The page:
Truth-seeking 101: Logical fallacies
By Patrikas Balsys
To be honest, I was in the middle of writing a post about the current pandemic situation. But, I’m no authority to be listened to when it comes to global pandemics, and the world probably doesn’t need another opinion piece. So instead, let’s explore a vital principle to be aware of when discussing, well, anything — logical fallacies.
Ad Hominem, Strawman, Slippery Slope — you might have heard of some of these but, weren’t exactly sure what they meant. These are examples of logical fallacies, errors in reasoning. They’re often used to undercut arguments from others, but the logic of these counterarguments is flawed in one way or another. Let’s look at some of the most common fallacies that people use, along with some examples.
Ad Hominem: an attack on the arguing party, instead of the argument
A very common way to dismiss an argument is by attempting to discredit the source. If you thought this article was poorly written and presented me with arguments as to why, getting a response along the lines of “you haven’t ever written an article, so what would you know,” wouldn’t be helpful. Articles are dedicated to our dear readers, so their criticism should be considered no matter what. I’m not saying all criticism is of equal value, but disregarding it entirely isn’t the right approach.
Strawman: misrepresenting an argument
This one often starts with “so you think that…,” and follows with a caricature of what the original idea was. For example, if someone states that “we should plant more trees,” the other person could answer with “so what you’re saying is that just planting trees will solve climate change?” It’s not always easy to spot this one, but if an argument suddenly loses its credibility with the audience, it’s often the result of a misrepresentation via strawman.
Slippery Slope: appealing to the potentially dramatic consequences
“If absolute freedom of speech is allowed, then everyone will start cursing and slinging insults!” Well, it seems that in countries where freedom of speech exists, you can still have a civilised discussion, so that doesn’t seem to be the case. Rarely can we be absolutely sure of the consequences a particular change will bring, and the slippery slope fallacy often tends to fearmonger, more than anything.
Burden of Proof: redirecting the need of proof to the other arguing party
The most commonly cited example of this is Russel’s teapot, the argument that there is a teapot hovering in space between Mars and the Earth, and since no one can prove otherwise, it must be the truth. An excellent aphorism to keep in mind is the Sagan standard — “extraordinary claims require extraordinary evidence.”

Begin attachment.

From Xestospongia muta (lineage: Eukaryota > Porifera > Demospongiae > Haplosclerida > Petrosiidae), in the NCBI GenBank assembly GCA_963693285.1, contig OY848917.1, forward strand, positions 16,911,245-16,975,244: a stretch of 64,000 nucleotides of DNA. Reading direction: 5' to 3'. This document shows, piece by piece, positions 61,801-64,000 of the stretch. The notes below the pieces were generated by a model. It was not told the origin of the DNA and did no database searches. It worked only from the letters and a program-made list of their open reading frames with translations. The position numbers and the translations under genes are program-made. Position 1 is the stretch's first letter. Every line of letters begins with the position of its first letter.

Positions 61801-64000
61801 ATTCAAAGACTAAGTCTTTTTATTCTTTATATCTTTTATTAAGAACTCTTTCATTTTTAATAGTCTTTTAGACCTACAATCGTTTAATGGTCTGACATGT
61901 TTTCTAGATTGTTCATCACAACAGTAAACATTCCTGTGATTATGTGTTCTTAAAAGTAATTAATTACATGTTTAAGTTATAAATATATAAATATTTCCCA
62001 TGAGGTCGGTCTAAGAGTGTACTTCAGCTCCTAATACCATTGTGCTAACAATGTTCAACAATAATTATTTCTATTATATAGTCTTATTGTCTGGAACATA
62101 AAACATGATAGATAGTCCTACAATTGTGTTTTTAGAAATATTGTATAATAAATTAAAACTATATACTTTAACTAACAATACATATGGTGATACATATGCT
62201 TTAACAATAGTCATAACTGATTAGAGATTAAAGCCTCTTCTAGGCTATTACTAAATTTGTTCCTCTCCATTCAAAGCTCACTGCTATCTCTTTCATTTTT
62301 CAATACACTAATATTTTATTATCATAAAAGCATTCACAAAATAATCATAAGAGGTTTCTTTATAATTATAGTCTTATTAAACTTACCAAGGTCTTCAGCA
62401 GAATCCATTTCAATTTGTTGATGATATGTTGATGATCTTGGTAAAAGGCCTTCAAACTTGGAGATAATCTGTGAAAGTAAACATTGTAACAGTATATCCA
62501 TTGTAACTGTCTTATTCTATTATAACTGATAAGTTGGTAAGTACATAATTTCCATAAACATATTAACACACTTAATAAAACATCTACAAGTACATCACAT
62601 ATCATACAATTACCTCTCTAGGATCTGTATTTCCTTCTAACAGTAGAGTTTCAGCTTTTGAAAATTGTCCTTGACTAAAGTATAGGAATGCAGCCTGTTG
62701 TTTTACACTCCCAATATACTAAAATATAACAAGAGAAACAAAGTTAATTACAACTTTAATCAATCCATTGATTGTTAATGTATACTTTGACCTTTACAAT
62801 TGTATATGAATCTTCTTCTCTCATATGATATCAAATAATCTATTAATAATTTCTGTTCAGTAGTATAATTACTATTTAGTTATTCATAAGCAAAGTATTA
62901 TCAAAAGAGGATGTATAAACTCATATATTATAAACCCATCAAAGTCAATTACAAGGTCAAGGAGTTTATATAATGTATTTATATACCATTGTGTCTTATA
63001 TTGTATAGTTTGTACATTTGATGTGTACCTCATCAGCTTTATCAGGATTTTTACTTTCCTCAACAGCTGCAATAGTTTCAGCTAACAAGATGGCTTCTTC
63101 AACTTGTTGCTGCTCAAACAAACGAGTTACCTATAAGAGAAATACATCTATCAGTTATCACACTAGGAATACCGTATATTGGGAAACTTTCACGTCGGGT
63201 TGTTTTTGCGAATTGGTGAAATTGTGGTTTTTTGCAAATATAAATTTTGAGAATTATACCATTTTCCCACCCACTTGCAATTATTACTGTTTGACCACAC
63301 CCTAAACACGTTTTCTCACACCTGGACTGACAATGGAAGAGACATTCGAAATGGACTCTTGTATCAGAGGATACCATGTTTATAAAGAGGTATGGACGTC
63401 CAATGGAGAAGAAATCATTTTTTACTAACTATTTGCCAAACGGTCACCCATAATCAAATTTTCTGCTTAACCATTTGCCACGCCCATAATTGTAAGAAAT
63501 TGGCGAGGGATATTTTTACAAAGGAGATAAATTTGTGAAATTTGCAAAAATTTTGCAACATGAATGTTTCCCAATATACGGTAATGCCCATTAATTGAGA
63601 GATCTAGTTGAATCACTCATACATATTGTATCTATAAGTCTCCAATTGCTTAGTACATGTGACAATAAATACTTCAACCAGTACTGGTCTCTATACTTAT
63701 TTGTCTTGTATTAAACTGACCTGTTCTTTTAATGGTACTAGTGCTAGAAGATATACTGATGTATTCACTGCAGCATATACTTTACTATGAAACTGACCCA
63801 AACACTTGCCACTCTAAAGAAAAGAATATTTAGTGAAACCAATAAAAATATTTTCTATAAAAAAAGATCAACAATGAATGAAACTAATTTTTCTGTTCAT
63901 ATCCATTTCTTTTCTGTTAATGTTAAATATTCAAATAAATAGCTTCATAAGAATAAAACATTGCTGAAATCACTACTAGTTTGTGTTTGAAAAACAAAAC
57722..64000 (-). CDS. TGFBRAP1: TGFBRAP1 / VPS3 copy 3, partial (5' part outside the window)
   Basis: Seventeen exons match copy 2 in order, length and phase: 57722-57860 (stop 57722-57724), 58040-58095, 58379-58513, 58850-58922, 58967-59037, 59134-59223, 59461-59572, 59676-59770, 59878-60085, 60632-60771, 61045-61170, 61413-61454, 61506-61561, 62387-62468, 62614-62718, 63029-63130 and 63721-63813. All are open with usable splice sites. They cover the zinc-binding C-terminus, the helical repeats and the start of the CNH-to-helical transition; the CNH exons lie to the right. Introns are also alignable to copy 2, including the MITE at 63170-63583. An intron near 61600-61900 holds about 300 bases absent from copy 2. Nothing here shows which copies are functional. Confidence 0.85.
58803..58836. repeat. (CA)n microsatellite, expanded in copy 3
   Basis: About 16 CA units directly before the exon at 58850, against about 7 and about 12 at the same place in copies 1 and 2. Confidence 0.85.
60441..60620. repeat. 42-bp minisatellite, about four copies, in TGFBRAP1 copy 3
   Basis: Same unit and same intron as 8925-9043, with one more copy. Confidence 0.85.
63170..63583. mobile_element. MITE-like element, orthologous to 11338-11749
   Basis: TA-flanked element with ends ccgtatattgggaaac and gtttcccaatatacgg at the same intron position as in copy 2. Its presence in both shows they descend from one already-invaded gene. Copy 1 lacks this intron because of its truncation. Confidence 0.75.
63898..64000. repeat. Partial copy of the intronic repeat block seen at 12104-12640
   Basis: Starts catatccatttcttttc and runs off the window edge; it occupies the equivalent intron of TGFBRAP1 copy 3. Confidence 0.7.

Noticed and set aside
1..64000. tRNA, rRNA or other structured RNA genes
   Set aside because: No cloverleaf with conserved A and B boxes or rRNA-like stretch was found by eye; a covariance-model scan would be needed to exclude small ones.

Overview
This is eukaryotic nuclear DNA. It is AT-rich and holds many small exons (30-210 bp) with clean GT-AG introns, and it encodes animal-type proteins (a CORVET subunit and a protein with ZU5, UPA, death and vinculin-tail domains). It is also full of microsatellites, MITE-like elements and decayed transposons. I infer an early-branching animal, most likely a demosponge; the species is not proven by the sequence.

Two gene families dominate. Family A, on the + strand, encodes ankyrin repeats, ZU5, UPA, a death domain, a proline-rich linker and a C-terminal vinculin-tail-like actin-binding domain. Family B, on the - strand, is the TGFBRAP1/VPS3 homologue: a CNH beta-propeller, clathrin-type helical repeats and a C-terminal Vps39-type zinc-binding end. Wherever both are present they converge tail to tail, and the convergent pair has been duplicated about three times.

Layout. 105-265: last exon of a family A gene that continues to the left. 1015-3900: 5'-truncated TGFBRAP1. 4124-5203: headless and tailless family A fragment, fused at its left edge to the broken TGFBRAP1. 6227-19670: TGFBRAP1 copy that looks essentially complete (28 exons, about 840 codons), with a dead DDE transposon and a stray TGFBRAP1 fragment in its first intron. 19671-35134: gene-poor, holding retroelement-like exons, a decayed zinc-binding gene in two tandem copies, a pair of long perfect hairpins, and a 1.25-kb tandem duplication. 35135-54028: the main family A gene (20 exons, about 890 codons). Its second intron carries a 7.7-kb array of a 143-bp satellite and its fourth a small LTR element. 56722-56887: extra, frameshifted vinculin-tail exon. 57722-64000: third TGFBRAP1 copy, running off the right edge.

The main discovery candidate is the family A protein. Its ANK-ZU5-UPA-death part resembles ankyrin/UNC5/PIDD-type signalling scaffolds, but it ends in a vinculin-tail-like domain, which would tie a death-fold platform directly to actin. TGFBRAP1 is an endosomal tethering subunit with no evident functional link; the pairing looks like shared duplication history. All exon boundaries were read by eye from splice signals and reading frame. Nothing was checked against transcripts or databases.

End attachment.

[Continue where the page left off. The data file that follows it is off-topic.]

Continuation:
Bandwagon: appealing to the popularity to support an argument
This one would be quite relevant in the discussion of whether going outside right now is the best idea. After all, everyone else is doing it, so there couldn’t be much harm in it, yeah? I personally don’t have the right answer to this conundrum, but suffice to say, stating that something is popular doesn’t constitute for it being correct.
Argument from Authority: appealing to unrelated authority to support an argument
Often you see a celebrity endorsing a product and the masses buying it because this fallacy just works that well. It doesn’t matter whether the celebrity is a credible source of the recommendation. There is, however, a more dangerous example we must watch out for, which is the improper mentioning of a PhD degree to support an argument. A person might be a doctor of chemistry but, does that mean they’re the authority on what your diet should look like?
False Dichotomy: stating that there are only two options, which might not even be directly related
This is my favourite one, or rather, the one I hate the most. You often see it in phrases like “there are two kinds of people…” I hate to break it to you, but the world is rarely black and white, and most issues don’t have clear-cut answers that’ll satisfy everyone. “You either donate to orphanages every month, or you must hate children!” sounds quite ridiculous but, people often view others in such light when discussing topics they care about.
Affirming the Consequent: holding the belief that one thing is the cause of another, and confirming it with a correlation
The last fallacy here is often summed up as “correlation does not equal causation”. Just because two things are correlated, doesn’t necessarily mean that one causes the other. Large feet correlate with the ability to read, and that would look like a weird connection, until you consider the fact that kids who have larger feet are probably older, hence their improved reading abilities. Here’s a fun website to explore some ridiculous correlating graphs.